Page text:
On the Sinai Border a Norwegian General Now Calls the Shots
It was noon in the Sinai. A sandstorm whirled through the desert. At Eitam, an Israeli-built military airfield, a few officers sat around a plain wood table in a prefab barrack. It was a historical moment: Israel's representative, Brig. Gen. Dov Sion, was completing the return of the Sinai, conquered twice (in 1956 and 1967) under the leadership of his father-in-law, the late Moshe Dayan. Facing Sion was Egypt's Rear Adm. Mohsein Hamdy.
In compliance with the 1979 Camp David accords, the Star of David came down last week over the starkly majestic biblical land to be replaced by the red-white-and-black banner of Egypt. As the Israeli officers departed in a small Cessna, Egyptian troops moved into the vast peninsula. Meanwhile the forces of Lt. Gen. Fredrik Bull-Hansen, a 54-year-old Norwegian officer whose mission it is to insure the peace, began patrolling the border between the old enemies.
The Multinational Force and Observers (MFO), which Bull-Hansen commands, is not a U.N. body but a creature of the accords Jimmy Carter hammered out between Menachem Begin and Anwar Sadat, the first peace treaty ever struck between the Jewish nation and an Arab state. "We have been invited here by both Israel and Egypt," the general notes. "We're not imposing ourselves on anyone." Americans, including paratroopers from the elite 82nd Airborne Division, make up nearly half of the 2,600 military and civilian observers. Washington is picking up 60 percent of the first year's $225 million budget, with Israel and Egypt splitting the rest. To underscore Washington's commitment to the peace, an American diplomat, Leamon Ray Hunt, has been given civilian direction of the operation.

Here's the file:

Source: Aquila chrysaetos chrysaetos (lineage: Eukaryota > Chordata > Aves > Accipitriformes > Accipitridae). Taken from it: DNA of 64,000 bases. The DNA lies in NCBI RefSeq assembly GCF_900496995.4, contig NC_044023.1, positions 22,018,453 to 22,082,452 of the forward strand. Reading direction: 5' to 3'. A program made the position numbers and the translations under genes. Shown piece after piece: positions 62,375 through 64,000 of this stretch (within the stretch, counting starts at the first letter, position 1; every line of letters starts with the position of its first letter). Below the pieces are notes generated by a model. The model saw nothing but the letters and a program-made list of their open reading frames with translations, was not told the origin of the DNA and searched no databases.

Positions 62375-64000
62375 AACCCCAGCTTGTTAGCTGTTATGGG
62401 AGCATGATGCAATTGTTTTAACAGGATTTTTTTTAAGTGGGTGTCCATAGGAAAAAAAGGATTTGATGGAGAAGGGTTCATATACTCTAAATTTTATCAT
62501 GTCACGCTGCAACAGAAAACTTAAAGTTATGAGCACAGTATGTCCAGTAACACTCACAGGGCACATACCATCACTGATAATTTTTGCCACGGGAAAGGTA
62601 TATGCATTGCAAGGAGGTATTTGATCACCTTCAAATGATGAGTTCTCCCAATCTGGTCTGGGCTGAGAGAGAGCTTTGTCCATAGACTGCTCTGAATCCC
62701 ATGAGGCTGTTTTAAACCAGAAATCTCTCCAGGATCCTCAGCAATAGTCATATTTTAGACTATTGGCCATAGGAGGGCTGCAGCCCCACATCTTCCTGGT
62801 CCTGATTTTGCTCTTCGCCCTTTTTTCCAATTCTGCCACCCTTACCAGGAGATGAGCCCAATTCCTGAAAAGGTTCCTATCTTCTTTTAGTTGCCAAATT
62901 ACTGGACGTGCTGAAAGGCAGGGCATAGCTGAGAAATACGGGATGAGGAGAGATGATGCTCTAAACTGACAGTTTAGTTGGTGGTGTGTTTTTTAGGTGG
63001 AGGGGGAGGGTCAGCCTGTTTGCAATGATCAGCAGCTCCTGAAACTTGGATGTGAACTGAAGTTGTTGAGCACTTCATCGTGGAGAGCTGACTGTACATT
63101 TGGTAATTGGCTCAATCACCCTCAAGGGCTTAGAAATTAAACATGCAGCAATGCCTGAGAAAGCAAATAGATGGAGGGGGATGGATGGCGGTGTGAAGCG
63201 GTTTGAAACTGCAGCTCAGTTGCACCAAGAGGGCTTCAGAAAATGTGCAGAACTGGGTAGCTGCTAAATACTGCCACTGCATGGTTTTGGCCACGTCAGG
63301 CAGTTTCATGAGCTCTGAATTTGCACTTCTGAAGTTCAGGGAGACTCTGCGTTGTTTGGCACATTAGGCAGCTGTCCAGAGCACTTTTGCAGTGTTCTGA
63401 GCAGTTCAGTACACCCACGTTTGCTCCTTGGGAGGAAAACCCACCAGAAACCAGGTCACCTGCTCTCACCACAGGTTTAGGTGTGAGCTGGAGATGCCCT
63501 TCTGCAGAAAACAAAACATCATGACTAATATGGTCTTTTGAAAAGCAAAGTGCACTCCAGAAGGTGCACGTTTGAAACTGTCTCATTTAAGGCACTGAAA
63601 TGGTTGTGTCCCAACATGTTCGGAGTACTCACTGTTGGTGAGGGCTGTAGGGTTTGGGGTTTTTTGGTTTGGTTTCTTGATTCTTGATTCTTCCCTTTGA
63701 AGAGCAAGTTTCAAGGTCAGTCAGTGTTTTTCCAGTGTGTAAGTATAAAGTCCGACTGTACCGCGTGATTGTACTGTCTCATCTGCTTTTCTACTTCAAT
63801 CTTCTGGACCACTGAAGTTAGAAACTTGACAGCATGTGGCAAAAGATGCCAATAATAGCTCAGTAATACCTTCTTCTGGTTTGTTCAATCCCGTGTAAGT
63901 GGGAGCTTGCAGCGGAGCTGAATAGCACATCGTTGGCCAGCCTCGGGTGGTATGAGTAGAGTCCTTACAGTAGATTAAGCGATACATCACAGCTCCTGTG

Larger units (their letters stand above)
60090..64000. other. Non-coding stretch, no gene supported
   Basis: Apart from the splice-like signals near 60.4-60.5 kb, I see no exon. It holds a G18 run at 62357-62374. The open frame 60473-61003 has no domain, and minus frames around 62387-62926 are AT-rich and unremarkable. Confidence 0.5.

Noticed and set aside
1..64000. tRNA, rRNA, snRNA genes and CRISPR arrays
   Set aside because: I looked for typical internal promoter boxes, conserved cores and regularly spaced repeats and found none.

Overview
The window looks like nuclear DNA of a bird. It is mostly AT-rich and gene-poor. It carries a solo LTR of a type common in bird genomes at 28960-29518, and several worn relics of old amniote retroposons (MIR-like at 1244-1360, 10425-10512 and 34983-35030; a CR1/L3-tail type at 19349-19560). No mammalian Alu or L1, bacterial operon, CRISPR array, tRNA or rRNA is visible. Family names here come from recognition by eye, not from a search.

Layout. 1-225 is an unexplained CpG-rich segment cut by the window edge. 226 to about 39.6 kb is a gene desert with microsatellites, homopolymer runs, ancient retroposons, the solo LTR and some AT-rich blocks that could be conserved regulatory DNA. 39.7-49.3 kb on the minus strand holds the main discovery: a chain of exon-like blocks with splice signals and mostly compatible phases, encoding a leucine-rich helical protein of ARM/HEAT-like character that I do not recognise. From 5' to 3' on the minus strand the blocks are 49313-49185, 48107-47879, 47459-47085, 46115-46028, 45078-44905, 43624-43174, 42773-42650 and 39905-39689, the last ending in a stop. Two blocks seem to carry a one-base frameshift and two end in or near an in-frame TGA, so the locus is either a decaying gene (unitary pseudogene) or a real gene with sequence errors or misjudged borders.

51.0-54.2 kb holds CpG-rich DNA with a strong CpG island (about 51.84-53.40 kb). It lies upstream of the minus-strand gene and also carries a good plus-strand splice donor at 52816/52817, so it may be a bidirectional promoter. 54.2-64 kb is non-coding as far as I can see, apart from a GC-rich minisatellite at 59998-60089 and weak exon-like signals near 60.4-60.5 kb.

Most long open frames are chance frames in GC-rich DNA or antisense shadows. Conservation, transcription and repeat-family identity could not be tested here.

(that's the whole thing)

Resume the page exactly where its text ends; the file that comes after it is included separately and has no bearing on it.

It is the Norwegian general, though, who provides the military leadership—and the impartiality that will be crucial to its success. A farmer's son who grew up whistling Bach and writing poetry, Bull-Hansen joined the anti-Nazi resistance as a teenager in World War II. Educated first at military schools, he later took a philosophy degree at Oslo University. He served as an artillery expert in his country, then moved into a wide variety of military and diplomatic missions. In his present job, he refuses to wear a sidearm, and the only "weapons" he keeps on his desk are two knives for sharpening pencils.
At his austere headquarters on the Eitam airbase, Bull-Hansen commands troops from 11 nations: pilots from Australia and New Zealand, Fijian infantrymen, Italian sailors, Dutch signalmen and MPs, and a British HQ staff, among others. Worried that his people might succumb to "desert apathy" from too much bleak landscape, he has provided such diversions as a Colombian coffee shop, a discotheque and sports facilities. "It might turn out to be more difficult to keep peace between the French and British contingents than between the Israelis and Egyptians," one senior Israeli officer jokes about the general's task.
MFO personnel normally will be rotated home every six months, but the general has signed on for three years. His wife, Turid, will join him in the Mideast, though their two grown sons will not. For the duration of his stay, Bull-Hansen prefers not to think of the possibility of violence. He would rather contemplate the promise of peace. "I am fascinated by the question mark," he explains quietly. "Never by the exclamation point."
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